3. Open the lid after the pressure is released, add tamarind pulp and let the karhi boil for 10-12 minutes .. And it is ready…
HANDY TIPS:
1. Keep the karhi on low heat even when it is being served.. The more it boils, more flavours are released of different vegetables, it continues to get more delicious.
2. Sindhi Karhi typically is served first as a stew or soup, and in the main meal with rice and sweet boondi (chickpea flour droplets fried and then dipped in sugar syrup, see picture above)
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No hassle-No sugar-Easiest Gajar Halwa

GLUTEN FREE- SUGAR FREE

Why this recipe? How is it green? How am I contributing to making this earth green by following four steps or less recipes?

Easy to make, gluten free and sugar free classic indian dessert made in less than half the time of usual conventional recipe. Saving time and energy thereby reducing the carbon footprint on our precious planet. 

 

gajar halwa 1
SERVES- 6
COOKING TIME- 30-45 minutes
 
INGREDIENTS:
1 kilogram carrots grated
1 litre fresh Milk (full cream optional)
½ tablespoon Ghee
2 green cardamoms
10-15 pitted dates(about 100 grams) cut in small pieces
15-20 almonds cut in slices (about 25 grams) (optional)
15-20 cashews halves (about 25 grans) (optional)
20-25 raisins (about 25 grams) (optional)
10 strands of saffron beaten on a cutting board or pastel (optional)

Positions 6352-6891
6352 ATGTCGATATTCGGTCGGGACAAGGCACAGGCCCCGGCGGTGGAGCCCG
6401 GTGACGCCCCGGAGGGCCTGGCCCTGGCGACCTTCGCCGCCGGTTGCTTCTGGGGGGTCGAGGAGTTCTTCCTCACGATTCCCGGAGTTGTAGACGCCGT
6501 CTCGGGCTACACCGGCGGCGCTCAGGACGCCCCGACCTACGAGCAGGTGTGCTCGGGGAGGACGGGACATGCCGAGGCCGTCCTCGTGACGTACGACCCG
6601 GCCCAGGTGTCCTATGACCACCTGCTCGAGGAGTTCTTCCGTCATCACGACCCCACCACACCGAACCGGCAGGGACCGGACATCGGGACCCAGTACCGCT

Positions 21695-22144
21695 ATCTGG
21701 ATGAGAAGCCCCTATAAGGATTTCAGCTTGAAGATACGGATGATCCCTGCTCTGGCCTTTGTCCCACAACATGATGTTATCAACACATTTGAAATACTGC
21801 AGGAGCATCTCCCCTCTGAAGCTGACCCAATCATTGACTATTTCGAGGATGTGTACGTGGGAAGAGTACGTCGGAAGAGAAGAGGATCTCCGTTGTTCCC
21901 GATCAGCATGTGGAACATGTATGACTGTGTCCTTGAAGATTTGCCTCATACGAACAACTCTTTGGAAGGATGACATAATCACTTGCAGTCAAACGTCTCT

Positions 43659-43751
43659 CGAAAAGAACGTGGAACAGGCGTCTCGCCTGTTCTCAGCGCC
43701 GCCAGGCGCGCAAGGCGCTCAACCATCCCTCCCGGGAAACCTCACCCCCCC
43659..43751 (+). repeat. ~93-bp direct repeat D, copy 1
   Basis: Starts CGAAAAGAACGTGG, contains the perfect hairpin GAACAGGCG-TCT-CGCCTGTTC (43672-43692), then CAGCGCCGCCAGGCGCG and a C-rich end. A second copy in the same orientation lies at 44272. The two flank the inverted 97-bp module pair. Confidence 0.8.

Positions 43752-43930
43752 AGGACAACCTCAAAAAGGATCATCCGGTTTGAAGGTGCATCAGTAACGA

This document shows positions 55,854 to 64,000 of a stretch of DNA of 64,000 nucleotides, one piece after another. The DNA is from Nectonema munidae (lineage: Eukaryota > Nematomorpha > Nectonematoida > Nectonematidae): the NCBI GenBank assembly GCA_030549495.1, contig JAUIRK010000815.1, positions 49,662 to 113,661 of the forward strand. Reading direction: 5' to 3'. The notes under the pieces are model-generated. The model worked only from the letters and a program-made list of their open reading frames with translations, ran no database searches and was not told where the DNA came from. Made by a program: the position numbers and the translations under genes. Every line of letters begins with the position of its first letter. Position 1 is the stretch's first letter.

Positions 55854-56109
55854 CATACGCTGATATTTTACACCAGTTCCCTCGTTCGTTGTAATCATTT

STEPS
1. Put ghee in the pan and add cardamoms after cracking them open so that the flavour is released.
2. After a minute or so add grated carrots and sauté them for 3-5 minutes until the colour changes to little dark (excess moisture will evaporate during this process).
3. Add milk and place the heat on low after the milk starts to boil. Let it simmer for 20-25 minutes. Keep stirring at intervals of 3-4 minutes. You will notice carrots cooking, absorbing milk, becoming more tender and getting cooked in milk.
4. Add cut dates , saffron and nuts and let it cook for another 10-12 minutes until all milk is absorbed and the milk dries out.. surface f the pan will greasy now without traces of water/milk…and it is ready to serve..
 
HANDY TIPS:
1. If you leave the heat on low all through the process you don’t need to stir as often.
2. I usually use low fat milk, you could use full cream milk to make it more creamy and rich.